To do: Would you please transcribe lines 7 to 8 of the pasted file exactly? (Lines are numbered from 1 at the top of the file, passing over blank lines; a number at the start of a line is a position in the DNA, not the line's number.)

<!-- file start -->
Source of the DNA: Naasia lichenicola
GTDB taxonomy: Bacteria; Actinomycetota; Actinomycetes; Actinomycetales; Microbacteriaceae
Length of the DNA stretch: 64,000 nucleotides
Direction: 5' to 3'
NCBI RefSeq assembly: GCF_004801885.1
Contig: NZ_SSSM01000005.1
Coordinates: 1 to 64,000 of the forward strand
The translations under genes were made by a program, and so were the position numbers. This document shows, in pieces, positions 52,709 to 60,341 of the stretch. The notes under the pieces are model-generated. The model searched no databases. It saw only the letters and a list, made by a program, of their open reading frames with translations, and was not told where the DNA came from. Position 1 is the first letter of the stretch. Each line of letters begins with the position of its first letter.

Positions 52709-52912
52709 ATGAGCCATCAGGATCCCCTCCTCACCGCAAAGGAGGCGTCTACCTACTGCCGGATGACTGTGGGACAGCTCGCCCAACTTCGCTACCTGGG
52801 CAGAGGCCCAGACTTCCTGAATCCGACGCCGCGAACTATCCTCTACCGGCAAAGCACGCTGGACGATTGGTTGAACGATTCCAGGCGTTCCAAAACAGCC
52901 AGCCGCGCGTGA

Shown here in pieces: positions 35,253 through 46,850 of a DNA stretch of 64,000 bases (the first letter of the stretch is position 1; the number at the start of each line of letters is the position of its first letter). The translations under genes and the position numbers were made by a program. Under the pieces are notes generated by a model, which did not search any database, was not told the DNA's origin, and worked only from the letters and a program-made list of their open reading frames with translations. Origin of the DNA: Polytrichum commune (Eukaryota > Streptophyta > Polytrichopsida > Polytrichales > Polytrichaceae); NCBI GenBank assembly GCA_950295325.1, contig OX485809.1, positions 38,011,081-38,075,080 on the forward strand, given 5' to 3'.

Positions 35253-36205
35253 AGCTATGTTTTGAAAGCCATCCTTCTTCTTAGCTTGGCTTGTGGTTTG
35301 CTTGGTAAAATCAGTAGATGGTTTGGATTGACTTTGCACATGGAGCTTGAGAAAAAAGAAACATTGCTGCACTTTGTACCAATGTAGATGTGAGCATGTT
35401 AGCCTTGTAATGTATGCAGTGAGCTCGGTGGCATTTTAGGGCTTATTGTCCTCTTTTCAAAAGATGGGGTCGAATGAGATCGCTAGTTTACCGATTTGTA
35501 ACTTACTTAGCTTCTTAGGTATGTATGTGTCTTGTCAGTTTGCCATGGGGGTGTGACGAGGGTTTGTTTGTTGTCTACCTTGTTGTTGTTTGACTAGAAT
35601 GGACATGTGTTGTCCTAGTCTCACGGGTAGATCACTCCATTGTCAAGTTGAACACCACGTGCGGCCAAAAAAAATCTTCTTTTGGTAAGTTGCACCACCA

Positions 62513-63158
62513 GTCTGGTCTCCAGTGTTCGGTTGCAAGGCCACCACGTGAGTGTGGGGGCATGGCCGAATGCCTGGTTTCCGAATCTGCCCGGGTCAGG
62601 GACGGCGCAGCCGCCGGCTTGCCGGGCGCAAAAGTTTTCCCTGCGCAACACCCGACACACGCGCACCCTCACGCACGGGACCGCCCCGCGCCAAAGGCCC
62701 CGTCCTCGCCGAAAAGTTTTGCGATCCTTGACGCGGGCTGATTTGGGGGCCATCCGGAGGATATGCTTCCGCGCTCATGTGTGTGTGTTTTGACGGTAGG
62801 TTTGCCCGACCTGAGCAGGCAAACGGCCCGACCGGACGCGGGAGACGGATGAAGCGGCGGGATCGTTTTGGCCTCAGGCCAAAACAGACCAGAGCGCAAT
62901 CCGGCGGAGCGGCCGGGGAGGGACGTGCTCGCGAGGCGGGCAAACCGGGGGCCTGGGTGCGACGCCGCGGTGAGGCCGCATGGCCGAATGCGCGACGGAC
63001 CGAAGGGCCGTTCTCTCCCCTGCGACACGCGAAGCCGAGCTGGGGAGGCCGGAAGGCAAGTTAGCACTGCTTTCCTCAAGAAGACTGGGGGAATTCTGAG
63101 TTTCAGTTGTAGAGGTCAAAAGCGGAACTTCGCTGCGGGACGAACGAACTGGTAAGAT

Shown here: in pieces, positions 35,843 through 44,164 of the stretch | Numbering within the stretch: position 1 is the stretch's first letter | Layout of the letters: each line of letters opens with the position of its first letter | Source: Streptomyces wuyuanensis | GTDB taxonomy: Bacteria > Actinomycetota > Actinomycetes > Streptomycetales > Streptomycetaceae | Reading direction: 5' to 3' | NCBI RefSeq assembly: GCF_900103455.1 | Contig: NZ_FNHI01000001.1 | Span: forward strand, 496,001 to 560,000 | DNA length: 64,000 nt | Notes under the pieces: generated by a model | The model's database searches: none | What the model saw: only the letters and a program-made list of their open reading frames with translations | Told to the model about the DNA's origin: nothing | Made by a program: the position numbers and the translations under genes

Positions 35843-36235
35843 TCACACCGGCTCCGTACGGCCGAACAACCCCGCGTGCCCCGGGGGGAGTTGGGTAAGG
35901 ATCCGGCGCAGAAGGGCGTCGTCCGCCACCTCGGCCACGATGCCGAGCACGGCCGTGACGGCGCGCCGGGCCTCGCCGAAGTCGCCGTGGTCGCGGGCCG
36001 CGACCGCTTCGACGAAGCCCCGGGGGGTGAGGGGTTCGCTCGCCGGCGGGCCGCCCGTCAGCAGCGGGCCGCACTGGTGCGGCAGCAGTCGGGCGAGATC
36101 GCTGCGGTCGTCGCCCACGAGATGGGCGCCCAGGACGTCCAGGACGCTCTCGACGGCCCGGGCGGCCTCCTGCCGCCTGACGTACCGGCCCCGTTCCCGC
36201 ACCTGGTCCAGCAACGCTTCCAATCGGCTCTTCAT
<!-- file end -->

Coordinates: 1 to 64,000 of the forward strand
The translations under genes were made by a program, and so were the position numbers. This document shows, in pieces, positions 52,709 to 60,341 of the stretch. The notes under the pieces are model-generated. The model searched no databases. It saw only the letters and a list, made by a program, of their open reading frames with translations, and was not told where the DNA came from. Position 1 is the first letter of the stretch. Each line of letters begins with the position of its first letter.